Jacinda Ardern continues to get it right. Since being elected prime minister of New Zealand nearly four years ago, this young politician has led progressive policies with an impressive combination of determination, compassion and politeness.
There are multiple examples of these features:
Ardern and her partner, Clarke Gayford, named their daughter Neve Te Aroha. Te-Aroha means love in the original Māori language.
After the massacre of 51 worshipers at the Christchurch mosque in 2019, Ardern took only weeks to finalize a law banning the possession of semi-automatic weapons in the country.
His leadership regarding the pandemic has been impeccable. Ardern managed to guard New Zealand’s COVID-19 death rate only 26 cases, or five deaths per one million people, compared to 625 deaths per one million in Canada and 1,868 deaths per one million in the UK.
When it comes to navigating New Zealand’s economy and its intersection with the climate crisis, Ardern’s actions are just as impressive, as he dares to challenge old truths.
Ardern was perhaps the first developed country head to question the prevailing working assumption among economists and policymakers that one of the government’s top priorities is to promote economic growth. When he introduced his first “welfare budget” in 2019, his aim was to maximize citizens’ sense of well-being, not economic activity.
“Economic growth coupled with deteriorating social outcomes has not worked. This is a failure, ” Ardern said. There’s nothing quite like the K-shaped recovery we’re currently going through to illustrate how valid this means. While latest data showing that the Canadian economy is growing again and the stock market is nearing all-time highs, the welfare of the bottom half of the population has slumped.
The Ardern government has not presented the 2021 budget, but in its budget Budget Policy Statement, published in February, it pledges to continue pursuing welfare goals, addressing key issues such as climate change, jobs, housing, child poverty and the state of Māori and the Pacific, its native communities.
But even before the budget was proposed, Ardern recently introduced three measures particularly relevant to Canada.
The first is his attempt to limit the ever-increasing real estate prices in the tiny country. Driven largely by foreign investment, housing prices in New Zealand have risen rapidly over the past decade, closing off first-time buyers, increasing rents and creating a country-wide housing crisis.
Have completely prohibits foreign ownership property in New Zealand in 2018, the government recently extended the mandate New Zealand’s central bank to tackle the housing crisis.
Canada has a similar boom – almost out of control – real estate market, and cooling it down is a priority. While Ottawa imposes a one percent vacant home tax for foreign owners in its 2021 budget, experts argue that this measure fails.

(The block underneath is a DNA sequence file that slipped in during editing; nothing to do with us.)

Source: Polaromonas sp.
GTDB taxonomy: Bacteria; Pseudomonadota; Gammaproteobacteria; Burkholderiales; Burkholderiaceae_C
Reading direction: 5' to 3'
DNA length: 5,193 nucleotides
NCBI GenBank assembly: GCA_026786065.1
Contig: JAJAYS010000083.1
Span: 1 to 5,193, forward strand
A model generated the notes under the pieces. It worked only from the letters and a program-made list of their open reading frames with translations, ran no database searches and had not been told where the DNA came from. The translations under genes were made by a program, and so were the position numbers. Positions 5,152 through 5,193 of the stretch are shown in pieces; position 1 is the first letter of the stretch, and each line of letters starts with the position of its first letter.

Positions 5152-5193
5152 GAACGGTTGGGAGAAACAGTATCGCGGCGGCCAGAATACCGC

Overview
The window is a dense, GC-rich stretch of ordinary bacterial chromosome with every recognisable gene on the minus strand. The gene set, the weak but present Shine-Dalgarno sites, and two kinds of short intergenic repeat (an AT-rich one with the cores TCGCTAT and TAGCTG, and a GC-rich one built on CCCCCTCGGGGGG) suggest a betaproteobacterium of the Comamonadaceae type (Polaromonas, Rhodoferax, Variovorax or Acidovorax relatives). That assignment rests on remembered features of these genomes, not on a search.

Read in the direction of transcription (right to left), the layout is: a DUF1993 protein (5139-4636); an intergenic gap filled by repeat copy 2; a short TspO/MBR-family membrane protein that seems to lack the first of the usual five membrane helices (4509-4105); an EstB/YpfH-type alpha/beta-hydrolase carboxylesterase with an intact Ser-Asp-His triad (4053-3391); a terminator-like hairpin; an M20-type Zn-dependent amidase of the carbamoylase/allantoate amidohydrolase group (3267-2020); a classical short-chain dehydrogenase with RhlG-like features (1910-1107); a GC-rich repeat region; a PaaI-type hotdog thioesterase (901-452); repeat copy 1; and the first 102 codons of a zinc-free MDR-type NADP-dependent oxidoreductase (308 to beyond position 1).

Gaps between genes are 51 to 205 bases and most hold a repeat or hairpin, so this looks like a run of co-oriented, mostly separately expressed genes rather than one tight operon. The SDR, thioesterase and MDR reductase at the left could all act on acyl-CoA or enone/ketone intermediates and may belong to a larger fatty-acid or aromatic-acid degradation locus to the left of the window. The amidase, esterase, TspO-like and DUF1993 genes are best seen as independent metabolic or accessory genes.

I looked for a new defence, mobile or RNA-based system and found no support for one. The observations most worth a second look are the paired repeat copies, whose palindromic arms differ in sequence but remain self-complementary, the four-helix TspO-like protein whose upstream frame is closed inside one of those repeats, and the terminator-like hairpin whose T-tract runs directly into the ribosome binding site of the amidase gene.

Hence, allowing Bank of Canada Governor Tiff Macklem, who recently said there is Signs of “worrying” in the Canadian housing market, using the central bank’s monetary policy to end the real estate party might be a good idea.
The second step is Ardern’s move last month to raise the minimum wage to $ 20 (NZ) per hour, the equivalent of $ 18 (Cdn.). Since 2017, the minimum wage in New Zealand has increased by $ 4.25 (NZ) or 27 percent.
Canadians can benefit from a similar pursuit. A Statistics Canada The report shows that between 1998 and 2019, the proportion of workers earning the minimum wage nearly doubled from 5.2 percent to 9.2 percent. Minimum wage workers are becoming increasingly concentrated in large enterprises and less likely to receive non-wage benefits, such as pension plans, additional medical benefits or paid sick leave, according to the report.
Meanwhile, the Minister of Finance Chrystia Freeland announced the government’s intention to introduce legislation that would set the federal minimum wage at $ 15 per hour, that is the minimum wage in many provinces is still far behind. In New Brunswick, for example, $ 11.75 per hour; in Saskatchewan $ 11.45; and in Quebec, a rate of $ 13.10 is scheduled to increase to $ 13.50 in May.
Finally, Ardern’s approach to the climate crisis is very inspiring. At an absolute level, New Zealand, with a small population of five million people, is negligible in terms of greenhouse emissions. But instead of doing the minimum necessary and leaving the stage to the big players, Ardern is determined to become a leader and, in many cases, set the standard for how countries should respond to the climate crisis.
New Zealand passed a zero emissions law, with commitments to achieve neutrality in greenhouse gas emissions by 2050. Meanwhile some critics argues that the country is still slow to curb emissions, Ardern declare a “climate emergency” in December, and pledged that its public sector would be carbon neutral by 2025.
Another bold step requires state banks to reveal the impact of their investments on climate change. New Zealand was the first country in the world to introduce a law intended to make the financial sector environmental record fully transparent. The law will make climate reporting mandatory for banks, insurance companies and investment companies, said Secretary of Commerce David Clark.
Canadian banks are some of the largest lenders to the oil and gas industry and their net-zero 2050 commitment is not clear. Mandating climate reporting can put banks on the right track.
Whether recovering from a pandemic, overcoming a housing bubble, battling the climate crisis, or supporting marginalized populations, Jacinda Ardern is a leader and an inspiration.
Canada and New Zealand face similar challenges. Hopefully, Ardern’s unconventional and courageous thinking will find its way to Ottawa. It certainly can use some of the courage, bold and visionary leadership.